Monday, November 10, 2014

Dainty Dishes for dainty ladies?

Davis Dainty Dishes 1932

The 1920s and 30s saw many commercial food manufactures distribute cookery booklets that included the term dainty or promoted a distinct feminine aesthetic. Both Nestle and the Davis gelatine company produced cookbooks that emphasised daintiness and femininity and featured elaborate and time consuming dishes. The Asparagus Tip Salad, from the Davis Dainty Dishes cookbook, involved encasing asparagus tips and the white hearts of celery in gelatine and setting them in a fluted mould. A deft touch would have been needed to reproduce the dish as illustrated in all its quivering glory in the book.

Tuesday, August 5, 2014

Cooking for King and Country

The War chest cookery book

Following Australia’s entry into the First World War cookbook authors and publishers responded as befitted their patriotic duty and which was reflected in the titles of their publications. The War Chest Cookery Book, published in 1917 for the Australian Comforts Fund, featured an Australian soldier in full uniform on the cover. The foreword to the book declared that all profits from the sale of the book would benefit the ‘fighting men who have gone out in defence of their country’.
The Australian Comforts Fund was one of a number of organisations created to provide aid and relief to soldiers in the frontlines as well as those impacted by the war on the home front. These organisations also played an important role in allowing women to feel as if they were taking an active and important role in the war effort and fulfilling their patriotic duties. The Comfort’s Fund legacy has been a long lasting one, at least to the nation’s culinary landscape. Members of the Victorian branch of the fund requested biscuits in sealed tins that could be sent to the front. Historian Sian Supski argues that given that these biscuits needed to be easy and cheap to make and needed to survive the long journey to the front that this is the most likely birthplace for that Australian icon-the Anzac Biscuit.

Wednesday, July 30, 2014

There is more to Copha than Chocolate Crackles

There are many strange and wonderful cookbooks at the Mitchell Library and you never really know what you will find once you start delving through their catalogue. This promotional booklet for Copha recipes from the 1950s entitled What Shall I Cook Today? proves beyond a shadow of a doubt that there are many more things that you can make with this ingredient than Chocolate Crackles.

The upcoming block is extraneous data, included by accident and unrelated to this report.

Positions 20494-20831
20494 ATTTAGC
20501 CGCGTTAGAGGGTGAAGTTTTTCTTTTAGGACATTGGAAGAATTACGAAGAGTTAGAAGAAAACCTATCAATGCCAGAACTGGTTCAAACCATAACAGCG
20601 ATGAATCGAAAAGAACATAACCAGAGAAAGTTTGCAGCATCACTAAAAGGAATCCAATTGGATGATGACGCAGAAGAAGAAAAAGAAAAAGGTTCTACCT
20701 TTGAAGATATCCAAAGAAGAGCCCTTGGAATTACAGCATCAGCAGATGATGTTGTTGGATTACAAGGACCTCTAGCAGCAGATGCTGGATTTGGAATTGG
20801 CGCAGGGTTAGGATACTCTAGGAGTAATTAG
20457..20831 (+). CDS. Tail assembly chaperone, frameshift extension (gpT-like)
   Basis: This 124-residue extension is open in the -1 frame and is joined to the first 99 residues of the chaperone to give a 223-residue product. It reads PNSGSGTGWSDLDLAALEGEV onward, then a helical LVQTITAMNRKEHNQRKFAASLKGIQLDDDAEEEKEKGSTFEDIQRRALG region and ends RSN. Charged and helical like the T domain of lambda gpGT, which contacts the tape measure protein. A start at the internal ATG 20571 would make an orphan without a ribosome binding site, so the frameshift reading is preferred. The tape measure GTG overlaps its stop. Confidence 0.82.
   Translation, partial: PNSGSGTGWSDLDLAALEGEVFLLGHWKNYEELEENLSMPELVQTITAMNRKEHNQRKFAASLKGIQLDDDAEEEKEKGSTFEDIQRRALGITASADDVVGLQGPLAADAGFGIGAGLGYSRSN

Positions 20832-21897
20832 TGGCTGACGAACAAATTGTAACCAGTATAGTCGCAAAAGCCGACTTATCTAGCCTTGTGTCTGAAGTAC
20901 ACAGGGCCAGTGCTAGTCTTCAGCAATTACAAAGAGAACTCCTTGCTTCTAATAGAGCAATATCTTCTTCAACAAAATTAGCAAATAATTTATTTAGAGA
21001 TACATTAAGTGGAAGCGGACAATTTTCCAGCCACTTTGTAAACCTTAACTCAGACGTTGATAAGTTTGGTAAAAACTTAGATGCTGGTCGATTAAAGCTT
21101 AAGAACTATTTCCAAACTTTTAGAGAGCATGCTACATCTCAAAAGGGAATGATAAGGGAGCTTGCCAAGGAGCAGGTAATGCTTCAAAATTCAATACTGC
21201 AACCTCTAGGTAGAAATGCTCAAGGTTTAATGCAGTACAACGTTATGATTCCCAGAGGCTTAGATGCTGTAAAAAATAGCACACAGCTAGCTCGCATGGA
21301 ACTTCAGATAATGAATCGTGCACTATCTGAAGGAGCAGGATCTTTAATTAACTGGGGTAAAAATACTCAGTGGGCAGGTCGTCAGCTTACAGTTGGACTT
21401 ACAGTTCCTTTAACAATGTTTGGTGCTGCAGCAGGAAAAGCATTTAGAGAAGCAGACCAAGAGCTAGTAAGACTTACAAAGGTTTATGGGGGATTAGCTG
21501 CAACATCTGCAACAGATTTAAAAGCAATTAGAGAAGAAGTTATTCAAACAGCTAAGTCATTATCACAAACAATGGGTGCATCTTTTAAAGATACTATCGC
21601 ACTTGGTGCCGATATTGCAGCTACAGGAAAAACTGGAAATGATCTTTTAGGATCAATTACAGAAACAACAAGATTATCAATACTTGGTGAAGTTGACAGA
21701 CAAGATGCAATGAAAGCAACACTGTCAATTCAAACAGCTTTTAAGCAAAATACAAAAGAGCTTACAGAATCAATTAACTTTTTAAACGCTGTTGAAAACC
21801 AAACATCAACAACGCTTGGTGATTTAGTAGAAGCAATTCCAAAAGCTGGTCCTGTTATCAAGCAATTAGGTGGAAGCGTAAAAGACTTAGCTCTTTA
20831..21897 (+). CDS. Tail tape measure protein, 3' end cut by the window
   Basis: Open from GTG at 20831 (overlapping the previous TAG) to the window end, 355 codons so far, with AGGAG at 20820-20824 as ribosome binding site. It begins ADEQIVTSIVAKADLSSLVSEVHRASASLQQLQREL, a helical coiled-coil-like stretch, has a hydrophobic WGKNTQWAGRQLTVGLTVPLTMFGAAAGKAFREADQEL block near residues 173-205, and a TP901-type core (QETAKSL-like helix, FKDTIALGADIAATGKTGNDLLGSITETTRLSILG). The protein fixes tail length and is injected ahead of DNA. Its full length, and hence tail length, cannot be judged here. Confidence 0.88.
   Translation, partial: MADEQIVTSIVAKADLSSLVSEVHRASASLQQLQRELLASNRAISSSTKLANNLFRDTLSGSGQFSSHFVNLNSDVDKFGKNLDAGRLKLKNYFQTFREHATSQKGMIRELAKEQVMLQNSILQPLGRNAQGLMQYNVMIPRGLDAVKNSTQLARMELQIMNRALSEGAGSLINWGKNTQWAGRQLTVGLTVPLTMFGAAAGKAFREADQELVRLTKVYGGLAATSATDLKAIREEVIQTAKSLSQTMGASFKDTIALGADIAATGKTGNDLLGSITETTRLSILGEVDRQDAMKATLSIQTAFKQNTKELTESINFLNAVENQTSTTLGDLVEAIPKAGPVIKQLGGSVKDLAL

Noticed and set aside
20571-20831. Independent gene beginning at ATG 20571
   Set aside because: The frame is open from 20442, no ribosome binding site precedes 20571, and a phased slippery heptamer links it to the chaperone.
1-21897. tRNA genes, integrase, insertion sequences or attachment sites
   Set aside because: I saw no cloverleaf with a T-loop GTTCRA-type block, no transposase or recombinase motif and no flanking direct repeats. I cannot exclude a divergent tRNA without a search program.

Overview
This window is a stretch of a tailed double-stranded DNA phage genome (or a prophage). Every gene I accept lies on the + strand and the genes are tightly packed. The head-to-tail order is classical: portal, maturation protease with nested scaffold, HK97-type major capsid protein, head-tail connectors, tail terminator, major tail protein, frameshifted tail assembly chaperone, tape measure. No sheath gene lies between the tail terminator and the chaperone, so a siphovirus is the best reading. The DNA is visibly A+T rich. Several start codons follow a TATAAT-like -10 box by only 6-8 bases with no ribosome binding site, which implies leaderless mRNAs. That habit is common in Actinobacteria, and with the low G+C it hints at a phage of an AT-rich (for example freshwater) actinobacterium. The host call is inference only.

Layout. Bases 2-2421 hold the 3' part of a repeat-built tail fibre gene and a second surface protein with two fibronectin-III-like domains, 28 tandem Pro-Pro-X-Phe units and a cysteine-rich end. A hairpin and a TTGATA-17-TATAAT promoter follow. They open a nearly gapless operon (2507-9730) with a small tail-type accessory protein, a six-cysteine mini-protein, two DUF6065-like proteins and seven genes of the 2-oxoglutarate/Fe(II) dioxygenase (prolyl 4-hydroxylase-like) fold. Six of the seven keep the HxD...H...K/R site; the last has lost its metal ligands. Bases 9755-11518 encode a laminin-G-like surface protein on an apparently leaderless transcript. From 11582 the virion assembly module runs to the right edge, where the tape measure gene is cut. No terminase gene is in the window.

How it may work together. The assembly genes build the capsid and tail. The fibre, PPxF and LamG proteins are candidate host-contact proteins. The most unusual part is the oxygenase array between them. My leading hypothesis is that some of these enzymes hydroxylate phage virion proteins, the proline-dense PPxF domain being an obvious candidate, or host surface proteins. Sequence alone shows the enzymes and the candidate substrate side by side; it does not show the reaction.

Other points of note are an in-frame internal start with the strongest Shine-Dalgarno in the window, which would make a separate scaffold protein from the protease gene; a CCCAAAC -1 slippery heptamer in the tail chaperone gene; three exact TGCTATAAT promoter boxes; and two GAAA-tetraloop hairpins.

The recipes in this book include such delights as a Copha mayonnaise and kidney pudding with Copha. I dare you to resist the temptation…

Sunday, June 29, 2014

Kangaroo Steamer

Front plate of The English and Australia Cookery Book

Here is a great recipe from The English and Australian cookery book : cookery for the many, as well as for the upper ten thousand. Published in 1864 this was Australia's very first cookbook. The author was a Tasmanian man by the name of Edward Abbott, who used the pseudonym of 'The Aristologist". Aristology was a word first coined in London in 1835 to describe the art of fine dining.
In his book, Abbott provided a broad selection of recipes including many for English, French and Jewish dishes. As well, he gave many recipes for Australian wildlife like this one for Kangaroo Steamer. Many food historians consider this dish to be the first truly colonial Australian dish. Part of Abbott's intended readership were those belonging to 'the upper ten thousand' or the colonial gentry. It is interesting to speculate whether these readers would have been as interested in the wildlife recipes given in the book as in the description of the hundred guinea dish presented to Prince Albert or the instructions regarding dress and manners at a dinner party.

                                             Kangaroo Steamer (Authors Recipe)

"This is a simple species of braise, and, as its name imports, the meat is steamed. Cut the meat in pieces of about one quarter of an inch square, and put in a pan with a well covered lid, with a spoonfull of milk, an onion shredded into small pieces, and some pepper and salt to taste. When it has been on the fire a short time add about a tenth of the quantity of salt pork or bacon cut the same size as the kangaroo, with a spoonfull of ketchup. Serve hot"